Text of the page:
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S. Koreans to visit N. Korea as it freezes their assets

All Headlines 11:42 April 26, 2010

By Sam Kim

SEOUL, April 26 (Yonhap) -- Dozens of South Korean business officials plan to visit North Korea this week to comply with Pyongyang's demand that they be present when the communist state freezes their assets at a joint mountain resort on the east coast, officials said Monday.

North Korea announced last week that it would freeze South Korean tourism facilities at its Mount Kumgang resort between Tuesday and Friday this week, its latest in a series of acts pressuring Seoul to resume lucrative cross-border tours to the area.

The tours had earned the sanctions-hit North Korean regime millions of U.S. dollars before they were suspended over the shooting death of a South Korean tourist by a North Korean guard in July 2008.

South Korea demands an on-site probe, bolstered security measures for tourists and state-to-state guarantees for safety. North Korea argues it has done its part in addressing the demands.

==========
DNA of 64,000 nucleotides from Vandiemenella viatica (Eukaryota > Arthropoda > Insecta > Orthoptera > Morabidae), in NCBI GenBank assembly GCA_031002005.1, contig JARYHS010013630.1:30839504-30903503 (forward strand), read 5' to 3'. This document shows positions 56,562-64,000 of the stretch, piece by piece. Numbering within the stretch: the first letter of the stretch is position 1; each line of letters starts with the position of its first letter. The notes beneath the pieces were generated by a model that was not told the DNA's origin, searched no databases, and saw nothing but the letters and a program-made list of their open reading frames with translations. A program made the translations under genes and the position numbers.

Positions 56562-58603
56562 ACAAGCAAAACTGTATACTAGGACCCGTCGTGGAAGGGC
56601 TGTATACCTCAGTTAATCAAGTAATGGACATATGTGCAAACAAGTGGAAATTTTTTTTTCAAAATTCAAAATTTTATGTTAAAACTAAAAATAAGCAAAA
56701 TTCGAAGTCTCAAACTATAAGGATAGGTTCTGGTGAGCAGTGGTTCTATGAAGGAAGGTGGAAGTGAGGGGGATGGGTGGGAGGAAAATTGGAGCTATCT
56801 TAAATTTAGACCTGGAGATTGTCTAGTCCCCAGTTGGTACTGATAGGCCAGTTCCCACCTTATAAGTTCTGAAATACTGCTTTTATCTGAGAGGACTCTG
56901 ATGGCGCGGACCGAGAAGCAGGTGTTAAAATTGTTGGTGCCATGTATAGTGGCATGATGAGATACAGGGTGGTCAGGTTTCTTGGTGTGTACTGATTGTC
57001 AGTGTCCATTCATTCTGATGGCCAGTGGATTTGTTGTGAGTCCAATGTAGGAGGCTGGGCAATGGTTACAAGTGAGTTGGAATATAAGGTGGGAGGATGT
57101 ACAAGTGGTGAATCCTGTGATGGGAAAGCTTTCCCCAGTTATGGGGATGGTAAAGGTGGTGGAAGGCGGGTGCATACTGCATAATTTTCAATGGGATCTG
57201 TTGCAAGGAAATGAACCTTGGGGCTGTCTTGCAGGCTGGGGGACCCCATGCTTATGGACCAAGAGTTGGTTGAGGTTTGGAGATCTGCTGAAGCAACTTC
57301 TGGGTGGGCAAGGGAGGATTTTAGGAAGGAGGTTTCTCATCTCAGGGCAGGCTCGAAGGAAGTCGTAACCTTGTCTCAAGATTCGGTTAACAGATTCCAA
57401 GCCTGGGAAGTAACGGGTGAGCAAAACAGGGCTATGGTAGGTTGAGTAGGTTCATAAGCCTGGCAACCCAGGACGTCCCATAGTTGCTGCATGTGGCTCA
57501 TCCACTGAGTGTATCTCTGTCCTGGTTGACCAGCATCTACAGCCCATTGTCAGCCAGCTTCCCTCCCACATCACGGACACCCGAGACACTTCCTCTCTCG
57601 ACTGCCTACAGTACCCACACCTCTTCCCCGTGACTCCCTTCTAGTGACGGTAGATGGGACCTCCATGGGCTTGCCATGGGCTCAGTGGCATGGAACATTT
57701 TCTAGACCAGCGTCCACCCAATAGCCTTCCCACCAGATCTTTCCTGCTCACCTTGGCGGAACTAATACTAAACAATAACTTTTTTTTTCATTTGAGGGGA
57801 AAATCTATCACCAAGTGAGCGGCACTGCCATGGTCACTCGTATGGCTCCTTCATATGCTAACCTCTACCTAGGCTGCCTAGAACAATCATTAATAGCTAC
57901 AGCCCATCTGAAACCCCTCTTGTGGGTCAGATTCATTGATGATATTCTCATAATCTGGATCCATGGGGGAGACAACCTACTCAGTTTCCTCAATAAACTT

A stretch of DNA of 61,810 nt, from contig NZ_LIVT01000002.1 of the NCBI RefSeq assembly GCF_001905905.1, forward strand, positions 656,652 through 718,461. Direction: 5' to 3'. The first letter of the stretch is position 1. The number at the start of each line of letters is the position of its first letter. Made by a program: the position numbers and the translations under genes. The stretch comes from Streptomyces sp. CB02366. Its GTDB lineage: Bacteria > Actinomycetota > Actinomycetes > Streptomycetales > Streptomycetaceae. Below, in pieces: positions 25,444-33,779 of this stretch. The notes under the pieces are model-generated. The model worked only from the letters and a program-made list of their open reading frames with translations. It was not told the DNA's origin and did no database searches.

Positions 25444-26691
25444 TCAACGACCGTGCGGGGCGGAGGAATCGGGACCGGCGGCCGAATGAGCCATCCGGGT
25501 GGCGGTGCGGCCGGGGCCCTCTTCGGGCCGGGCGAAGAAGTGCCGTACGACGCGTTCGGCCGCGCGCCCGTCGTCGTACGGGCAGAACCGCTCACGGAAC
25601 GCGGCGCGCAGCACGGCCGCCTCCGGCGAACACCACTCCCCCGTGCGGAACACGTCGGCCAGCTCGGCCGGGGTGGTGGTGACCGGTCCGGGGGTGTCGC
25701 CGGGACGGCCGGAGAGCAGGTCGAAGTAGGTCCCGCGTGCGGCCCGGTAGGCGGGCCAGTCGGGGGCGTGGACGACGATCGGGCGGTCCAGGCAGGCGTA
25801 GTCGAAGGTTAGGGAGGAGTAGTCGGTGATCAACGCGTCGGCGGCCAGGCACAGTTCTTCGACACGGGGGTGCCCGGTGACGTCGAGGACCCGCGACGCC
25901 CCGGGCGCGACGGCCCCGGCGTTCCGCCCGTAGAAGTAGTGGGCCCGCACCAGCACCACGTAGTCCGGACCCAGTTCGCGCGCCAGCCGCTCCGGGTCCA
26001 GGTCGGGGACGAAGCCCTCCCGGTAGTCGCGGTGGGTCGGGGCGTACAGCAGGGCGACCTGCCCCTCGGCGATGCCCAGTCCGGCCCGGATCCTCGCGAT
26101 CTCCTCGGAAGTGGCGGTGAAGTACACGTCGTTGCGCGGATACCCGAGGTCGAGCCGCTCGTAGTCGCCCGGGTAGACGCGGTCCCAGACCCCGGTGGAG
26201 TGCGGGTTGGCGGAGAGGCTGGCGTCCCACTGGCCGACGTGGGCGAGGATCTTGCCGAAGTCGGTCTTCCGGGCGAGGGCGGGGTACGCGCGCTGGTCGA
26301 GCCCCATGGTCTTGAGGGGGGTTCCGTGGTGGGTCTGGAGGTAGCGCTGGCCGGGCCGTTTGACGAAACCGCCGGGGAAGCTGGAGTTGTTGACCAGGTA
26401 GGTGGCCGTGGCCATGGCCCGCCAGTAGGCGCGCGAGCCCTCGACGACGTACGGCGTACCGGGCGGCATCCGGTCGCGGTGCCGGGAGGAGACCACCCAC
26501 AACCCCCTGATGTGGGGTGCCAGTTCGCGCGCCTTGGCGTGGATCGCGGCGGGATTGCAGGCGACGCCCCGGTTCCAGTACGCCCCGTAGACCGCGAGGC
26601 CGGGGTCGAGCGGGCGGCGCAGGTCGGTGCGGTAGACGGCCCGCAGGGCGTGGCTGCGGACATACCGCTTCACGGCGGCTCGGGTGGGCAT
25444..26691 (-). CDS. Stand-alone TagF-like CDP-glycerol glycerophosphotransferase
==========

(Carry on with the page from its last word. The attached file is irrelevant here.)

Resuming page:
Chun Hae-sung, a spokesperson for the Unification Ministry in Seoul, said his government plans to allow the South Korean business executives to visit the North if they ask.

"It is our basic stance that we respect the decisions of the companies," he said.

About 35 officials from 30 companies plan to visit North Korea, said an official at Hyundai Asan, the chief operator of the now-suspended tours. He declined to be identified.

The announcement by North Korea raised fears that Pyongyang may be taking steps to confiscate more South Korean assets. The North already seized Seoul government-run facilities last week, 10 days after freezing them and expelling personnel.

South Korea has pledged retaliatory measures without being specific. It also warned North Korea will be to blame for any further deterioration of relations between the divided states.

The unravelling joint tourism project comes amid increasing suspicions that North Korea may be behind the March 26 sinking of a South Korean naval corvette that killed 46 sailors. South Korean President Lee Myung-bak has pledged a stern response for whoever is responsible, while the North has denied involvement.


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